Critical reflections on the Celtic Tiger

Sexual images and innuendo have become commonplace in contemporary advertising; they often fail to register in any meaningful way with the audience. This book examines the essentially racist stereotypes through which Irish people have conventionally been regarded have been increasingly challenged and even displaced perhaps by a sequence of rather more complimentary perspectives. The various developments that are signified within the figure of the Celtic Tiger might be considered to have radically altered the field of political possibility in Ireland. The enormous cuts in public expenditure that marked this period are held to have established a desirable, stable macroeconomic environment. The Celtic Tiger shows that one can use the rhetoric about 'social solidarity' while actually implementing policies which increase class polarisation. The book discusses the current hegemonic construction of Ireland as an open, cosmopolitan, multicultural, tourist-friendly society. The two central pieces of legislation which currently shape Irish immigration policy are the 1996 Refugee Act and the Immigration Bill of 1999. The book offers a critical examination of the realities of the Celtic Tiger for Irish women. Processes of nation state formation invariably invoke homogeneous narratives of ethnicity and national identity. To invoke a collective subject of contemporary Ireland rhetorically is to make such a strategic utopian political assumption. For the last few hundred years, the Gaeltacht has exemplified the crisis of Irish modernity. Culture becomes capital, and vice versa, while political action increasingly consists of the struggle to maintain democratic autonomy in the face of global market forces.

Open Access (free)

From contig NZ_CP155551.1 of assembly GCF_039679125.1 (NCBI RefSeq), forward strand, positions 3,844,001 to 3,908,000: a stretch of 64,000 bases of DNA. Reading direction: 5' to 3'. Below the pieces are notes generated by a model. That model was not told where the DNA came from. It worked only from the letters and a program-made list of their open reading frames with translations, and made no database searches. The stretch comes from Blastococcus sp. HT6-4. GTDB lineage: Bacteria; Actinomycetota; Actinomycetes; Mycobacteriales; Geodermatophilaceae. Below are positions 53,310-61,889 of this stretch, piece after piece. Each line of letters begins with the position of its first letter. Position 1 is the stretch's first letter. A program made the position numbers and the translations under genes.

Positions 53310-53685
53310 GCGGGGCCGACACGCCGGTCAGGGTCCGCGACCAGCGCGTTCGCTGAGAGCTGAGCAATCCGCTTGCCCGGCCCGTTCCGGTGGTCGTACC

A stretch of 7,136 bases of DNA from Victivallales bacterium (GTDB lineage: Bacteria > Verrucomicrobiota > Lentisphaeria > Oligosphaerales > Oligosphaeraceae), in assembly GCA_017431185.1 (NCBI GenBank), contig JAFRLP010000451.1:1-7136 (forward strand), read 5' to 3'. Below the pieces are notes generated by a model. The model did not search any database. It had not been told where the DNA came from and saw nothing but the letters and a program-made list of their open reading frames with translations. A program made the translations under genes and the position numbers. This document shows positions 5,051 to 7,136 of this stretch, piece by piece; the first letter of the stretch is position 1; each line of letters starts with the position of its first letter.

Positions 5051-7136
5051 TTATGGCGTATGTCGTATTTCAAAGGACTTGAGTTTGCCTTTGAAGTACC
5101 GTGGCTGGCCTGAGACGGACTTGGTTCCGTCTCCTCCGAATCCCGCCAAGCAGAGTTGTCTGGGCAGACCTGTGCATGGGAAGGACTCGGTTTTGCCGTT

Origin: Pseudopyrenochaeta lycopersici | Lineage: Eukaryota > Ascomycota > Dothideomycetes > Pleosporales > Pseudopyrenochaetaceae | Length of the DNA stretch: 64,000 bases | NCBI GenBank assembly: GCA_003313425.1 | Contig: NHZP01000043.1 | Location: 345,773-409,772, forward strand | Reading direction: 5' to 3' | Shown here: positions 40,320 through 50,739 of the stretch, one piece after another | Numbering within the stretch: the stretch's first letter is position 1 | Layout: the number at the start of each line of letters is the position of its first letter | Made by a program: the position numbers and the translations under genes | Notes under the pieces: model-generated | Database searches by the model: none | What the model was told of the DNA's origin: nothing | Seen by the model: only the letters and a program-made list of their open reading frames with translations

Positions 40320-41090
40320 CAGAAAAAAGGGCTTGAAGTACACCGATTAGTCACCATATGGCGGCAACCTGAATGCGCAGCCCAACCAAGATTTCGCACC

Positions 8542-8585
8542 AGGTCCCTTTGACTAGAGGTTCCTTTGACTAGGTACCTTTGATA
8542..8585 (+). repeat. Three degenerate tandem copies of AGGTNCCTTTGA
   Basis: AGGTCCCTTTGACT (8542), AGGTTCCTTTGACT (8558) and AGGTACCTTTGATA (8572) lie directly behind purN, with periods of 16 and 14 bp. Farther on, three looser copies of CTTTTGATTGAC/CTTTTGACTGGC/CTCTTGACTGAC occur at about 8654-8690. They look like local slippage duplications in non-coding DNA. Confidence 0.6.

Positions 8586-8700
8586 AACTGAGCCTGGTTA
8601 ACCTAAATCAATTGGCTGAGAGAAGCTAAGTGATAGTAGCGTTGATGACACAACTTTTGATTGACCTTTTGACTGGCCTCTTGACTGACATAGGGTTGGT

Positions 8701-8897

Patrick Doyle

of what characterized the country in the mid-twentieth century was obdurately pre-modern’, and not until 1972, with Ireland's entry into the European Economic Community, were ‘old moulds … broken with apparent decisiveness’. 10 This arrival into the modern era strikes one as rather late and sudden. Joseph Lee views modernisation as a cumulative process that emerged out of nineteenth-century peasant-based society due to slow improvements to farming, combined with concurrent processes of depopulation and infrastructural reform. Lee gauged Irish modernity throughout

in Civilising rural Ireland
Community, language and culture under the Celtic Tiger
Steve Coleman

the preserved cultural remnant of ‘progress’ (see below). From this perspective, the Irish language and its speakers embody a ‘tradition’ which is, at best, eccentric to Irishmodernity’. The Telecom advertisement shows that the modern Irish state still needs indigenous culture to legitimise itself, even while fully embracing the new regime of transnational capital. According to an advertising trade journal: The brief handed down to [the advertising agency] Irish International was straight forward – design a campaign to generate awareness about the flotation and to

in The end of Irish history?
Irish fiction and autobiography since 1990
Liam Harte

jettison tradition completely. What unites these seemingly polarised positions is a view of the past as an agreed-upon fiction. Affluent Irish modernity, the novel suggests, is underpinned by a wilful amnesia and a pernicious effacement of history, traits personified by Seoda Fitzgibbon, the glamorous wife of a corrupt businessman, for whom the perpetual present is the primary ground of personal and socioeconomic success. Her pithy annulment of two centuries of history provides an appropriate endpoint for this brief survey of contemporary Irish fiction and autobiography

in Irish literature since 1990
Patrick Doyle

more co-operative economy, and debates of a social and political nature played out in its pages. Organisation became the watchword of the co-operative movement and the IAOS acted as an important harbinger of Irish modernity as it strove to reorganise the countryside. The IAOS embarked upon the creation of a detailed study of the countryside as it strove to know as much about the rural population and its socio-economic conditions as possible. The IAOS's annual reports contained a reservoir of information related to each co-operative society. The

in Civilising rural Ireland